It was a Yellow-bellied Marmot, Marmota flaviventris. This is a strange, although not unique sighting in Richmond.
Yellow-bellied Marmots are found in the southern half of British Columbia, east of the north-south divide of the Fraser Canyon. According to Nagorsen(2005): “...it inhabits the Fraser and Thompson Plateaus, and the southern mountains, including the Cascades, Monashees and Selkirks. The western limit of the range is on the eastern side of the Fraser River; the northern limit is the Williams Lake area, although there is a historical museum specimen taken in the 1950s at Prince George.” They inhabit the grassy lower slopes of mountains, in areas where there are prominent rock features (or man-made equivalents such as concrete highway barriers) for perching to survey the surroundings and bask in the sun.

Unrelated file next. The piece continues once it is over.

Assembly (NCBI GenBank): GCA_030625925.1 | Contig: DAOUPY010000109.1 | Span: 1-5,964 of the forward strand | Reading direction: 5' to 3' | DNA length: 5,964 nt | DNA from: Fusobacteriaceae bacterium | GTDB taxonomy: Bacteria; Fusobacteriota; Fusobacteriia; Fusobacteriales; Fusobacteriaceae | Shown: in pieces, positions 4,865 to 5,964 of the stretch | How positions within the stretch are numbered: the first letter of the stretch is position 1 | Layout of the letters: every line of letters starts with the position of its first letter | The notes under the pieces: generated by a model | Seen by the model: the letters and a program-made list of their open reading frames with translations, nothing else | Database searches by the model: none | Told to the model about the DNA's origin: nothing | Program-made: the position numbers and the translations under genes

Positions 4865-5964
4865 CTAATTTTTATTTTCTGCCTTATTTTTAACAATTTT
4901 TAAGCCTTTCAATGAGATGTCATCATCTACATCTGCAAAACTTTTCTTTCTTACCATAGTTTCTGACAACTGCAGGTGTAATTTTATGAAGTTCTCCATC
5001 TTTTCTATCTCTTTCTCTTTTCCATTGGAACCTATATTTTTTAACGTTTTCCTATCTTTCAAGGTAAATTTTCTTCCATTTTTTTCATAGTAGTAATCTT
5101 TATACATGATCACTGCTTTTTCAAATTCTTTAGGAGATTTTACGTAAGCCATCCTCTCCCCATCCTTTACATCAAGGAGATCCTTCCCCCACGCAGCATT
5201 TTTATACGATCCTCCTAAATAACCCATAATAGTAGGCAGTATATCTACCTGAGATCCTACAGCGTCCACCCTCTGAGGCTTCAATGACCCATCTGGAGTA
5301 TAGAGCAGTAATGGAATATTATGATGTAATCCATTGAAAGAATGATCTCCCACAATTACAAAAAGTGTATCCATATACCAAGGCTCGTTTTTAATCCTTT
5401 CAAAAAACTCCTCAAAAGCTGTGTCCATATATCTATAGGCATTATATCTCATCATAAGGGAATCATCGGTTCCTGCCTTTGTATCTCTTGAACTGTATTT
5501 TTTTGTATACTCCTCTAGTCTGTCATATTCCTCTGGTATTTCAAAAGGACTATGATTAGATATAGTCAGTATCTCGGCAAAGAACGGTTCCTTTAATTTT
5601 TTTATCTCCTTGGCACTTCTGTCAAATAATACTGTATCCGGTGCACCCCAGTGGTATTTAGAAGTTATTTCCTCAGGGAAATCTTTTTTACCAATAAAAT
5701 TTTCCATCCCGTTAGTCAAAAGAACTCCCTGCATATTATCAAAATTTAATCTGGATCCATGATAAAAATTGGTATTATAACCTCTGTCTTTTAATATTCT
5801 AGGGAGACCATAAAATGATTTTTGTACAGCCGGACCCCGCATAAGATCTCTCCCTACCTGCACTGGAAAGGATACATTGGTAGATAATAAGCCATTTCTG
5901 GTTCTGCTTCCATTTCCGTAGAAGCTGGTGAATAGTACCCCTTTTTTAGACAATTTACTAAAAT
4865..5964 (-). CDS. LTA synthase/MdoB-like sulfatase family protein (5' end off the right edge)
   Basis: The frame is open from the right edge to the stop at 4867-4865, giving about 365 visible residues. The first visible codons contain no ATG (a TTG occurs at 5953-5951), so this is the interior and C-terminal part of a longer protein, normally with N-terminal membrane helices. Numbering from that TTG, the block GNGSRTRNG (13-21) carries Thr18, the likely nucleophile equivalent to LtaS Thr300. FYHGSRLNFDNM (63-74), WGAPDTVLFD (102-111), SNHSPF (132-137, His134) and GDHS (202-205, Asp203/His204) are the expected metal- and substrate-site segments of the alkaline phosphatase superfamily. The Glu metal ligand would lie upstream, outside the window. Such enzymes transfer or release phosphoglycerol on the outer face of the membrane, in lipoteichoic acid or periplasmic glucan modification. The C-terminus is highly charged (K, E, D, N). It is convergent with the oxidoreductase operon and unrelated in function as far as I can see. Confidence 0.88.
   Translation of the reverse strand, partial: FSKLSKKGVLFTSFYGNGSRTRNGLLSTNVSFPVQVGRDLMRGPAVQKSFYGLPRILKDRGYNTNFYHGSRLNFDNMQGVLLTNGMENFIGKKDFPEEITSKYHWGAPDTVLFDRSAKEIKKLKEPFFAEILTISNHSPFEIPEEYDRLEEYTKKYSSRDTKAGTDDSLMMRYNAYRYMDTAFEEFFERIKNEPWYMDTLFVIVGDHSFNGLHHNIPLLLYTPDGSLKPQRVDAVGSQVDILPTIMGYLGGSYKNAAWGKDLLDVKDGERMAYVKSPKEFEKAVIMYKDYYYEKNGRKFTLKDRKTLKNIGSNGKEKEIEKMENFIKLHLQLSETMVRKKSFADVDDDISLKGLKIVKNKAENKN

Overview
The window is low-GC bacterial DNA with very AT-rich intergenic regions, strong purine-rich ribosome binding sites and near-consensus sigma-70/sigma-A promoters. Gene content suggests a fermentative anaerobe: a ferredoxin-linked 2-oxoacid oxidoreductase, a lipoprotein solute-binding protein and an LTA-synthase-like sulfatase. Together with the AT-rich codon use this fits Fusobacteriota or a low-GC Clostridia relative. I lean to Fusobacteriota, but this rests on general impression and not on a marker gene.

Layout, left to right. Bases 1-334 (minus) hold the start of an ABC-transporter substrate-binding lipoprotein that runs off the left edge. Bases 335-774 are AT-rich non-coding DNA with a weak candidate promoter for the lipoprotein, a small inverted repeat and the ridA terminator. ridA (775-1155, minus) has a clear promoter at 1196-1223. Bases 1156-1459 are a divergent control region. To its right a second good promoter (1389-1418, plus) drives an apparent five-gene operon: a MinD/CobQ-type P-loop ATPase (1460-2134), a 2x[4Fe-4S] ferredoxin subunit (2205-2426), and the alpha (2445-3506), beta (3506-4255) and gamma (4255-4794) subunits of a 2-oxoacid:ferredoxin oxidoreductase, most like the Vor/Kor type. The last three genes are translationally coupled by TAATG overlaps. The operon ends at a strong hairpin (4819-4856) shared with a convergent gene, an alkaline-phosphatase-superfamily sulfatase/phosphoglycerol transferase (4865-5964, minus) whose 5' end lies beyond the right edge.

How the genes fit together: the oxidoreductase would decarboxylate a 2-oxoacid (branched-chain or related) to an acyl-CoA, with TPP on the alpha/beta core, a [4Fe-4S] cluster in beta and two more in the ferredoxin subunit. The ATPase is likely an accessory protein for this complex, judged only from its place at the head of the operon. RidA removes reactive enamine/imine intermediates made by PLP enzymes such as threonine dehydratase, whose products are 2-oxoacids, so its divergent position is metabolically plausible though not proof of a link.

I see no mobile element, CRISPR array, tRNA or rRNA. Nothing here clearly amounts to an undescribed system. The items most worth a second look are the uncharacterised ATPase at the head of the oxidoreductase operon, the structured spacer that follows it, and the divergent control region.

So why is one here, 150 Km west of home, in Temple Row?
This happens from time to time. In our previous neighbourhood, also in Richmond, which was still under construction while we lived there, I saw a yellow-belly wandering among half-built houses. And about a decade ago, one decided to move into a pipe sticking out of the ground in my mother-in-law’s backyard in Surrey BC, again way the wrong way for a marmot to be. Most famously, a small colony became established in the 1980s near the north end of the Iron Workers Memorial Bridge in North Vancouver. That group was eventually relocated to Manning Park, which is within their natural range.
The most likely explanation is that now and then a marmot will blunder into the back of a truck, or onto a railway car, and be transported with a load of lumber to wherever the lumber is to be used.